- – Domestic
Master of Integrated Water Management (Partial Scholarship)
It’s no secret that brewers require a lot of water to craft the beers we love to drink. After all, water is the main ingredient.
What might surprise beer enthusiasts is the huge amount of water that’s required to create even a drop of the delicious liquid, as well as the wastewater that is left over from the manufacturing and bottling process.
To produce one litre of beer, breweries can require between six to eight litres of water. At less efficient breweries, this ratio can rise even higher.
Australia’s thriving craft beer industry has seen demand for craft beer escalate over the last ten years, and with it, demand for industrial levels of water required to produce brews has never been greater.
“We really cherish the water we have here and want to be great stewards locally and in the industry” says James Perrin, Stone & Wood Brewing Co’s Sustainability Manager.
“We’re very conscious of our water use, not just the volume, but also where it comes from. Of course, being a water-efficient brewer is important too.”
Byron Bay’s Stone & Wood Brewing Co has been investing in sustainable manufacturing techniques and procedures for the past ten years to reduce their breweries environmental footprint.
When it comes to water conservation and usage, their water to beer ratio is only four litres of water for every litre of beer, which is close to best-in-class for craft breweries globally.
“Over the years we’ve implemented projects to reduce and reuse water. Some of these include capturing water from our bottle rinser and piping it to our refrigeration cooling tower, installing ultra-filtration and reverse osmosis systems to recover wastewater, installation of clean-in-place sets to recover cleaning liquids and even biologically treating wastewater onsite before discharging it to the local council, meaning our footprint in our community is significantly reduced.”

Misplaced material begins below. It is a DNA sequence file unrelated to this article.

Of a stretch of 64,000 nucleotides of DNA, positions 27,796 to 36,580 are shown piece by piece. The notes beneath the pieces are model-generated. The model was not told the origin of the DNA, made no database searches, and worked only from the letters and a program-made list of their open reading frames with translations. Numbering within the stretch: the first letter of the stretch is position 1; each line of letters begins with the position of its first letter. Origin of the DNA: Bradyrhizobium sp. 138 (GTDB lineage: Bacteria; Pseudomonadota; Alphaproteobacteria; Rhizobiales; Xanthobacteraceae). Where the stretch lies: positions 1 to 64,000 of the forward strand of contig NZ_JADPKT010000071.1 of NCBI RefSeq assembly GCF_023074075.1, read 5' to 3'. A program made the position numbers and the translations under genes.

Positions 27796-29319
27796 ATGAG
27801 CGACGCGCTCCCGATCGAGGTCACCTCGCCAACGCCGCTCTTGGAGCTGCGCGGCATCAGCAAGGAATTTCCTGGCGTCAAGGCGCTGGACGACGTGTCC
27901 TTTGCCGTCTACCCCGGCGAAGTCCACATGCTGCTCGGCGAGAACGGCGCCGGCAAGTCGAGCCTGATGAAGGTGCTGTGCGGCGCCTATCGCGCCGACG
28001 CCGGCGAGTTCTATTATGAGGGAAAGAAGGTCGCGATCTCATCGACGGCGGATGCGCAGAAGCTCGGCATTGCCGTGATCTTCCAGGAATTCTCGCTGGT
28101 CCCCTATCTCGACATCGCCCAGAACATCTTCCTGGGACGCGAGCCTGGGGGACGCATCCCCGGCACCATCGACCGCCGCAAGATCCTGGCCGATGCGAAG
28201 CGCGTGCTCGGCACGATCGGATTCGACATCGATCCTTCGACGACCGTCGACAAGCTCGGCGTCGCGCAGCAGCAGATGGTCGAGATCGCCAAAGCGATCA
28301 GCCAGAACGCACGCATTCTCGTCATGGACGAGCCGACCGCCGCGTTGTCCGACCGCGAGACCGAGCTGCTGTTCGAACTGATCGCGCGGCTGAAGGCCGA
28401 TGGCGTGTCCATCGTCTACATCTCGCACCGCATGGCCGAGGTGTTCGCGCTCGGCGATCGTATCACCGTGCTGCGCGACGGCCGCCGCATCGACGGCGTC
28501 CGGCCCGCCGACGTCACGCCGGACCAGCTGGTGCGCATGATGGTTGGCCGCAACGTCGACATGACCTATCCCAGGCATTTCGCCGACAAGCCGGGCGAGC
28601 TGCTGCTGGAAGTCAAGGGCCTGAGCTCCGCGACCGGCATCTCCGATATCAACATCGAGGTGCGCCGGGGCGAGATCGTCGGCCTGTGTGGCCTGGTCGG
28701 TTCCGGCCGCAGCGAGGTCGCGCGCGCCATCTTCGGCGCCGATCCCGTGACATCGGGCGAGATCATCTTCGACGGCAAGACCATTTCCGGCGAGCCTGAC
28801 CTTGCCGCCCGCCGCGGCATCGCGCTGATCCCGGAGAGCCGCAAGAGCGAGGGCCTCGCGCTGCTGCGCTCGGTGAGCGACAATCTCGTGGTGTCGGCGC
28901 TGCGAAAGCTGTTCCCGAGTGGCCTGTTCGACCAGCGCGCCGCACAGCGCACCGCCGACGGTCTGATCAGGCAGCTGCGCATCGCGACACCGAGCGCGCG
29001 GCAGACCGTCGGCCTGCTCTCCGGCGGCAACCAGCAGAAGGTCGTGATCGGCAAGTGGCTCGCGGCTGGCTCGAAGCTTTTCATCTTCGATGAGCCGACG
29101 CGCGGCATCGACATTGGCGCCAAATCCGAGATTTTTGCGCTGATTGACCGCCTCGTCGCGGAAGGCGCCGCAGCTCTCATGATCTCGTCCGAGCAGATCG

“Water is a vital resource for the economic, social and environmental wellness of the communities we love” says Kiera Murphy, 4 Pines Brewing Company Sustainability Policy & Planning Manager.
“Continuous improvements and innovation is key. We’re always investigating how we can source water from more sustainable sources, reuse more water on site, and even investigate the use of alternative raw materials that are more drought resistant.”
Globally, sustainable beer production research is on the rise with the University of Nottingham investing £2 million in a state of the art research brewing facility to identify and implement new technologies for the brewing industry. The researchers hope to identify new technologies to reduce the energy and resources required in the brewing process.
Breweries in drought affected areas of the USA, particularly California, have already seen a major shift in production as local regulators begin restricting water usage and wastage and similar measures are beginning to be seen in Australia.
“Breweries work really hard to source the best hops and malt ingredients they can, and water should be no different” says Perrin.
“When breweries treat this resource with respect and try to utilise every drop, they brew better products, for less money, in a more sustainable way.”
About the author: Tomas Zagoda writes as a correspondent for the International WaterCentre, charged with exploring water challenges and the ways these challenges are managed around the world. You can follow him @TomasZagoda